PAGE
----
Taking a look at the other side of the story, presumably Ba'al becomes the great system lord because of his knowledge of the future. Big problem with that: once he starts changing things, he should no longer be able to figure out what is going to happen next. Maybe he's continually using his time machine to keep going back and changing things as they occur, but, if so, he's gone through many, many parallel timelines and is no longer still in the one Sam, Daniel, and Cameron came back to.
Yes, it was neat that the Air Force let the producers use F-15s. No, it was not neat to watch Sam, Cam, and Daniel from the neck up sitting in airplanes for fifteen minutes. Fly one way, refuel, turn around and fly another way, fly over the Atlantic, fire a few shots at gliders, get rescued by the Russians. That about sums it up. And yes, it was just about that exciting, too.
Seeing all the system lords again was anticlimactic, but the Ba'al scenes were generally very good. (Honestly, I didn't recognize Ra, not as imposing without his cool outfits and little kids around him.) And Ba'al's ultimate demise at the hand of Qetesh was excellent. Teal'c's role was very small, but at least it was heroic and very true to his character. Getting the cameras away from earth and onto Ba'al's mothership and this other world was a step in the right direction. At least there was finally some excitement!
The scene at Ba'al's time machine was also good. It worked. The team was together doing what they do best. But, again, the deaths were glossed over with no reaction. The end of 2010 was much more shocking, leaving the audience moved by the heroics of the heroes, the fact that they were willing to sacrifice their lives for the future of mankind. Yes, I jumped when Daniel was shot, but he fell out of sight so quickly (and so did Sam) that my mind didn't have time to process it.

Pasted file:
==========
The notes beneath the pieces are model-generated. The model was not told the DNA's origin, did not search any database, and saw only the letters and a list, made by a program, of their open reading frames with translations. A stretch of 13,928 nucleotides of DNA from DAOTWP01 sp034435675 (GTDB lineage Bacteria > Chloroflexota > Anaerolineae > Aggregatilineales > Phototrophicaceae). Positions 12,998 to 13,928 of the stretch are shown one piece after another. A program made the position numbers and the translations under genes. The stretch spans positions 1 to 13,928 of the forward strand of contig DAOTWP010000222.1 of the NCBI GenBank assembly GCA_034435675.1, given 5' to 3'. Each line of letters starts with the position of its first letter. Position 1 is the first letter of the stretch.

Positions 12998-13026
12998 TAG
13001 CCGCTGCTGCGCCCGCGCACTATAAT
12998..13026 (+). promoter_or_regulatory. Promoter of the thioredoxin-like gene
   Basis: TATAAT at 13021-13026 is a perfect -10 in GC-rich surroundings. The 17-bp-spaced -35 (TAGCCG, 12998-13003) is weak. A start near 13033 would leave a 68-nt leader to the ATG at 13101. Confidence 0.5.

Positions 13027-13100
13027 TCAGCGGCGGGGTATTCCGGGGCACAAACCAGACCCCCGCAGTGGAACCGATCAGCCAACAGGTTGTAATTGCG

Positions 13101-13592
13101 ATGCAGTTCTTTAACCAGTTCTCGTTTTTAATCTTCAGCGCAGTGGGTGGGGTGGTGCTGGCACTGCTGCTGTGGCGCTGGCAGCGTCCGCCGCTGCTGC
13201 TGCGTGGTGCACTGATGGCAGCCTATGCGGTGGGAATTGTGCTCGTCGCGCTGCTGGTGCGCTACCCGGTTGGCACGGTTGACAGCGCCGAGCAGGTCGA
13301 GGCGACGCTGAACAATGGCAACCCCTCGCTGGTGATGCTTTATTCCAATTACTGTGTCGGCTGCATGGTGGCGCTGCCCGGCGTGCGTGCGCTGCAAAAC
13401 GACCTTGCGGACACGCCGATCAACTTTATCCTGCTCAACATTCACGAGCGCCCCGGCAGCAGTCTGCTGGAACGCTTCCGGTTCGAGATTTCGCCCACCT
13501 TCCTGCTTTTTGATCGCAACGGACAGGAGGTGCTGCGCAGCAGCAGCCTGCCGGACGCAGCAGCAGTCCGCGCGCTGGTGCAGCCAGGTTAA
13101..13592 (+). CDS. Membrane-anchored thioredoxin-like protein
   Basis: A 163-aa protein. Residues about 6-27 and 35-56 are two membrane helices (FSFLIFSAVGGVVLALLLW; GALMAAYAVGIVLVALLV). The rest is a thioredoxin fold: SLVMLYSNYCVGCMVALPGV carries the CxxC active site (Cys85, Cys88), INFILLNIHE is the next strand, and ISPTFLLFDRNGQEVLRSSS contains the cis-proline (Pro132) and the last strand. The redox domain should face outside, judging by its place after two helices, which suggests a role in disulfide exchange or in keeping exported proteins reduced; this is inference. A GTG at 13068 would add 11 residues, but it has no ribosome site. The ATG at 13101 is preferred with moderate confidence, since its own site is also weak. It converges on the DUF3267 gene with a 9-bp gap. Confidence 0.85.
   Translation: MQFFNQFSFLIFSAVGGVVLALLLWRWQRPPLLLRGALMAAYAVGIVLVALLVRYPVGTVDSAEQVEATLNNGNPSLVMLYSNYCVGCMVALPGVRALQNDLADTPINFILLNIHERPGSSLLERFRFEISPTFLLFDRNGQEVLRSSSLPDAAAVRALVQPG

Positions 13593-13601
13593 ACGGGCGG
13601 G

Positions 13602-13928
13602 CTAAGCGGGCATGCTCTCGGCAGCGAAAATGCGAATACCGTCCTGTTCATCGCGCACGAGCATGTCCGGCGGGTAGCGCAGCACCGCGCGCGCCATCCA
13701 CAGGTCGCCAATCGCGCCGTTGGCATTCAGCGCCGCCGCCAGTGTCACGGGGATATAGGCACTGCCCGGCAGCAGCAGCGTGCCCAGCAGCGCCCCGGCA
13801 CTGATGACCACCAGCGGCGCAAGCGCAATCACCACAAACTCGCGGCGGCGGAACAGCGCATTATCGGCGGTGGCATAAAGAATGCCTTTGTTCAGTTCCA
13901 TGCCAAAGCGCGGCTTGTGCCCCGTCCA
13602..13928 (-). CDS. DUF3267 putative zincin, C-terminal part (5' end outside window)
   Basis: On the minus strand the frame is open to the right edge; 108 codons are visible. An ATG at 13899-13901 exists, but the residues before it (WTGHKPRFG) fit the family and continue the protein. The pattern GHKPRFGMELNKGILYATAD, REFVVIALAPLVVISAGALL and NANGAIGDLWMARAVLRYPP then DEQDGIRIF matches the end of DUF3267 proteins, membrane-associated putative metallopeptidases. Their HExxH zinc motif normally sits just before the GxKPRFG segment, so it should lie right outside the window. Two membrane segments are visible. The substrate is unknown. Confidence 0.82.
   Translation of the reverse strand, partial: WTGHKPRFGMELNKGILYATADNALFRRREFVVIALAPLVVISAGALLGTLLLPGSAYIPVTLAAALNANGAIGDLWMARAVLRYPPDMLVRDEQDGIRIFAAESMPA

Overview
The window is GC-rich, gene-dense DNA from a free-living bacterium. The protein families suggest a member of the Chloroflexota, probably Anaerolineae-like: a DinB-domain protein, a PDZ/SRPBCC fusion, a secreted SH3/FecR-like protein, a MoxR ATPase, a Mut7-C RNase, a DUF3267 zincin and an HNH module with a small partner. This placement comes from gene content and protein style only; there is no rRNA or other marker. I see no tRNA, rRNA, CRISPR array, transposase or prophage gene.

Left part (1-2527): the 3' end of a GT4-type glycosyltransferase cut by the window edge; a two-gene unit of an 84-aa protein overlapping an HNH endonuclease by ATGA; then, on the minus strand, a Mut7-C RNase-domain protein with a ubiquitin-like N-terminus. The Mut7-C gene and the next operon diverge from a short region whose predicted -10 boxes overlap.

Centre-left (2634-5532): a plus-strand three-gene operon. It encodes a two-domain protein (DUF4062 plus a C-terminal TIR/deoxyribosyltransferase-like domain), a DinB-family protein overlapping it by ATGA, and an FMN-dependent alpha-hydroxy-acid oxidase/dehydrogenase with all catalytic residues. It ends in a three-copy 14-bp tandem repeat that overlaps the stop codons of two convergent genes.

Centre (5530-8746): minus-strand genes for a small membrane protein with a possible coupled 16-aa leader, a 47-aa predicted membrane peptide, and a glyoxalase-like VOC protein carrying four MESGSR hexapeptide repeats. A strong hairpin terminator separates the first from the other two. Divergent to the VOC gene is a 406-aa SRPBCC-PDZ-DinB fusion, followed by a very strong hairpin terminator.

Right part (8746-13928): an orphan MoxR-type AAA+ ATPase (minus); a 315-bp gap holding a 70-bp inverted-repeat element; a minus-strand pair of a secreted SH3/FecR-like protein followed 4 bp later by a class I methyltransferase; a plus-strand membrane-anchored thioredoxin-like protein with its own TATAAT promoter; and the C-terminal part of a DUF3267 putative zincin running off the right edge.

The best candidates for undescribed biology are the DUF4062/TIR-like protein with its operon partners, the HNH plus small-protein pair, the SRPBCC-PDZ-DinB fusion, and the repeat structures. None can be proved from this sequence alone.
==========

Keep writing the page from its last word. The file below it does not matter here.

I must say that I loved the ending. Everything after Cam enters the wormhole was fantastic, from his killing of Ba'al to the extraction ceremony, to the scene in the locker room with the guys. Very well done.
I love the Stargate franchise, and have spent many long hours watching and rewatching the movie, SG-1 and Atlantis episodes. The characters have depth and substance, the mythology is pervasive and expansive, and the stories are entertaining and moving. The real draw of this show was never the cool ships, hypnotic light shows or space battles – it was and always has been the thought of ordinary people in extraordinary circumstances. People who we grew to love and admire for their selfless acts of heroism and the personal costs that affected their lives. Kudos to producers for keeping the band together, and writing and producing two feature films. You've proven yourselves to the powers that be. Can the fans now have a real movie, please? One that is about storytelling more than snow covered landscapes and military vessels? One where the audience is moved and enthralled? I would pay good money to see that.